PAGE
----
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    Half-sour cucumbers, hold the salt

    Half-sour cucumbers, hold the salt

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    Copyright 2008-2015Slow Food Fast. All writing and images on this blog unless otherwise attributed or set in quotes are the sole property of Slow Food Fast. Please contact DebbieN via the comments form for permissions before reprinting or reproducing any of the material on this blog.

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    SlowFoodFast sometimes addresses general public health topics related to nutrition, heart disease, blood pressure, and diabetes. Because this is a blog with a personal point of view, my health and food politics entries often include my opinions on the trends I see, and I try to be as blatant as possible about that. None of these articles should be construed as specific medical advice for an individual case. I do try to keep to findings from well-vetted research sources and large, well-controlled studies, and I try not to sensationalize the science (though if they actually come up with a real cure for Type I diabetes in the next couple of years, I'm gonna be dancing in the streets with a hat that would put Carmen Miranda to shame. Consider yourself warned).

Food for thought?

According to MediaFinder.com, 193 new magazines launched in the US during 2010, while 176 folded. Closures were down from 596 defunct magazines in 2009–most famously including Gourmet, whose November 2009 final issue with the huge stuffed glazed turkey is still sitting forlornly on our local library branch’s magazine stand a year later.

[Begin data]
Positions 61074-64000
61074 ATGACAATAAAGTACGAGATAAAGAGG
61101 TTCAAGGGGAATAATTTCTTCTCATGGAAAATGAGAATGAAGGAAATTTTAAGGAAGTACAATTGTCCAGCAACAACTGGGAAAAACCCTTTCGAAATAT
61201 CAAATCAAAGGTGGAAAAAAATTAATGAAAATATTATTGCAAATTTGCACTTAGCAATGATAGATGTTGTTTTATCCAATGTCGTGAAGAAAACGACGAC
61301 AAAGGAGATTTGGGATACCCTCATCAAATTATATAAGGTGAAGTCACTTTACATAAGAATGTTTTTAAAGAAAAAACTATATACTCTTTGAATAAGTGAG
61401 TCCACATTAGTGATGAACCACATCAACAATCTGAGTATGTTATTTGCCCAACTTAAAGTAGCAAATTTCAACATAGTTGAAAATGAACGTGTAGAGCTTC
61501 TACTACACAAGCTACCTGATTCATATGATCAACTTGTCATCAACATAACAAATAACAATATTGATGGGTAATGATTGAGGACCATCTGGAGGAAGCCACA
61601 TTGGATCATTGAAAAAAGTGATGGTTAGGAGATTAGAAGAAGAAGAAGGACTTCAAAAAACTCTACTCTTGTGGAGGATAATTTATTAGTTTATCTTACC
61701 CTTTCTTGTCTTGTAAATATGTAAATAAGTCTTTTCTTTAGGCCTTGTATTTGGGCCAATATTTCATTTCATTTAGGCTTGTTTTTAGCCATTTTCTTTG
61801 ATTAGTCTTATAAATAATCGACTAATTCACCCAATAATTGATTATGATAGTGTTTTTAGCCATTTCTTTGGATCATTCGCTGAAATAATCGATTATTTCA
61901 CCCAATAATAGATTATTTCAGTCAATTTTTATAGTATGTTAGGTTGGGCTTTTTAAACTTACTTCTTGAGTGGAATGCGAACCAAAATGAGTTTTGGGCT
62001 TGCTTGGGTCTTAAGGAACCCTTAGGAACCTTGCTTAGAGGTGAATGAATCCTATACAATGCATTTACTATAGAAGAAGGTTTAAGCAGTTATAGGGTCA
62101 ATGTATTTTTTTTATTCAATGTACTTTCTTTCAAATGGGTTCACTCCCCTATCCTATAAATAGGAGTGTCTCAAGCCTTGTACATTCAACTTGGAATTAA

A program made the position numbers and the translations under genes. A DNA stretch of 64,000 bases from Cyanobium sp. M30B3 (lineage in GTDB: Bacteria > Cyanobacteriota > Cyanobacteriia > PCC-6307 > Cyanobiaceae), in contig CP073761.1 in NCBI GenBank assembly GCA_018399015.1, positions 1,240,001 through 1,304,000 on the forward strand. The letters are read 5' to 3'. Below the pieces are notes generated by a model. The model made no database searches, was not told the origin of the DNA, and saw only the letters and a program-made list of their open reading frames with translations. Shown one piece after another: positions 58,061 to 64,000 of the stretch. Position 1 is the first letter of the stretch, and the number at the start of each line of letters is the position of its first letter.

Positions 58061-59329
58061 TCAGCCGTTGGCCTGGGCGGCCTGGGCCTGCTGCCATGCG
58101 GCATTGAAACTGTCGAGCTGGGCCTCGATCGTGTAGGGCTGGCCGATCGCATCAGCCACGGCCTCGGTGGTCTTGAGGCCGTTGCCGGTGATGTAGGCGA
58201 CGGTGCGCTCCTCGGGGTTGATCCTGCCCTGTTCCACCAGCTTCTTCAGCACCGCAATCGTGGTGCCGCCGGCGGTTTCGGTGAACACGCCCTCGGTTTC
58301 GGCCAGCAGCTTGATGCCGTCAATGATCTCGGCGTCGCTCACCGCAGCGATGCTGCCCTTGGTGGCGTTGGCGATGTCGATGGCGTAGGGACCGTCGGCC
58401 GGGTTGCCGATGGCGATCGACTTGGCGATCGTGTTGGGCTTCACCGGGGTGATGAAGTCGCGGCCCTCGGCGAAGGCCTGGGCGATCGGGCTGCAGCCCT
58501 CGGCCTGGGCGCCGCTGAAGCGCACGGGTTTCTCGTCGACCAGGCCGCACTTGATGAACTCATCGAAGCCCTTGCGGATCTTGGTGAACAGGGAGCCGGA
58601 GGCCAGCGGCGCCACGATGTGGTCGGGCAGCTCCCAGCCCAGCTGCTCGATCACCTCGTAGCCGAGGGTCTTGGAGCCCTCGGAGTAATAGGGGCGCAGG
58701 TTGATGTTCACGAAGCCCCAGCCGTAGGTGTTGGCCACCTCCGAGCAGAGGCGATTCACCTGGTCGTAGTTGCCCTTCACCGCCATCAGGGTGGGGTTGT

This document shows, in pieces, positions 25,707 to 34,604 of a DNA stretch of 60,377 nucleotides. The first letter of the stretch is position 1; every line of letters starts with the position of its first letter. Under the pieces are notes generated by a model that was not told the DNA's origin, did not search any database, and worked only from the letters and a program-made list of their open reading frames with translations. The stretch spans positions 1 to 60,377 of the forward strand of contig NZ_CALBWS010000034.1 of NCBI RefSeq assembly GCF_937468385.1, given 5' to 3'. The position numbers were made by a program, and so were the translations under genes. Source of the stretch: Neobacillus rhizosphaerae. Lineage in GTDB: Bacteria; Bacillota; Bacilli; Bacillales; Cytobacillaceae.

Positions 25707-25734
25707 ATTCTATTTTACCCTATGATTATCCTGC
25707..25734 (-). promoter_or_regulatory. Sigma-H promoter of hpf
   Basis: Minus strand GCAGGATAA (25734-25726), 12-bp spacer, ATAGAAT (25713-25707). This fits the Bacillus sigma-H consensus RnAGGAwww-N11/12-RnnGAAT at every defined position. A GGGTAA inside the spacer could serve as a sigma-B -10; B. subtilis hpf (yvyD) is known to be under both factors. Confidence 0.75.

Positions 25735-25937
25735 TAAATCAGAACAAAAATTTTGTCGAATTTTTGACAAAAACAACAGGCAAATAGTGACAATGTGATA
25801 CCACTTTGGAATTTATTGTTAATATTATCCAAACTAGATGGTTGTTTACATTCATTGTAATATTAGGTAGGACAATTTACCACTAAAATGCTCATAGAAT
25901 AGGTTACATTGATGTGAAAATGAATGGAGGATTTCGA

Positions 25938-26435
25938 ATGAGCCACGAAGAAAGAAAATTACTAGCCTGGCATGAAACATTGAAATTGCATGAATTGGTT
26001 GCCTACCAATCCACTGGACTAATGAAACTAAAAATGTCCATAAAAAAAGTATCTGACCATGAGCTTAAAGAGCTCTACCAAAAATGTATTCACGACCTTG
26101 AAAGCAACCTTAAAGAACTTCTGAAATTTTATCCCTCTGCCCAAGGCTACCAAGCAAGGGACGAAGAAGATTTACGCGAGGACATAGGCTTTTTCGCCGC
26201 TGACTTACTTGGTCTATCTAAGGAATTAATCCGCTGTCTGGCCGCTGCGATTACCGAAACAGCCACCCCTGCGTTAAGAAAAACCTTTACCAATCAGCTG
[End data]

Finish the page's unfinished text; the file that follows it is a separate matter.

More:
But from MediaFinder’s other trends, it seems the closure of this flagship food magazine has only spurred the launch of a (not literal, at least I hope not) thousand to take its place. While more B2B titles folded than launched, food magazines represent the most launches of any single category.

What does it mean? Are they just trying to fill the void, capture some of the market share that Gourmet commanded? Or do they really think there’s room for growth and that more and more people will pick up food magazines at the checkout counter and then subscribe for an ever more splintered and specialized set of food topics?

Are Americans really that obsessed with food, given that fewer cook regularly than even 10 years ago? Or are we using food as a relatively noncontroversial substitute topic for everything else of importance that scares us more? Like the fact that our banks got bailed out but they didn’t reinvest in America by creating more loans or more jobs (where’s the surprise)? That our biggest corporations are undercutting the political power of the citizenry and our Supreme Court is granting them effective status as citizens even though they don’t pay proportional taxes to support the welfare of the nation? Worse, that we’re still stuck wasting billions and billions on a moribund set of wars in Iraq and Afghanistan, and that our troops and national reserves have been turned into indentured servants unable to exit service when their agreed-upon term is over, and it’s been swept under a rug? And that we’re still “processing” and foot-dragging our way through the Guantanamo cases Bush’s administration left behind, with less and less plausibility for holding those prisoners without trial, and the “Patriot Act” is still in force–mostly for what? More abuses of citizen privacy have been committed under it than actual terrorist plots detected.

Maybe it’s time to get off our couches after all as we head into the new year.

 

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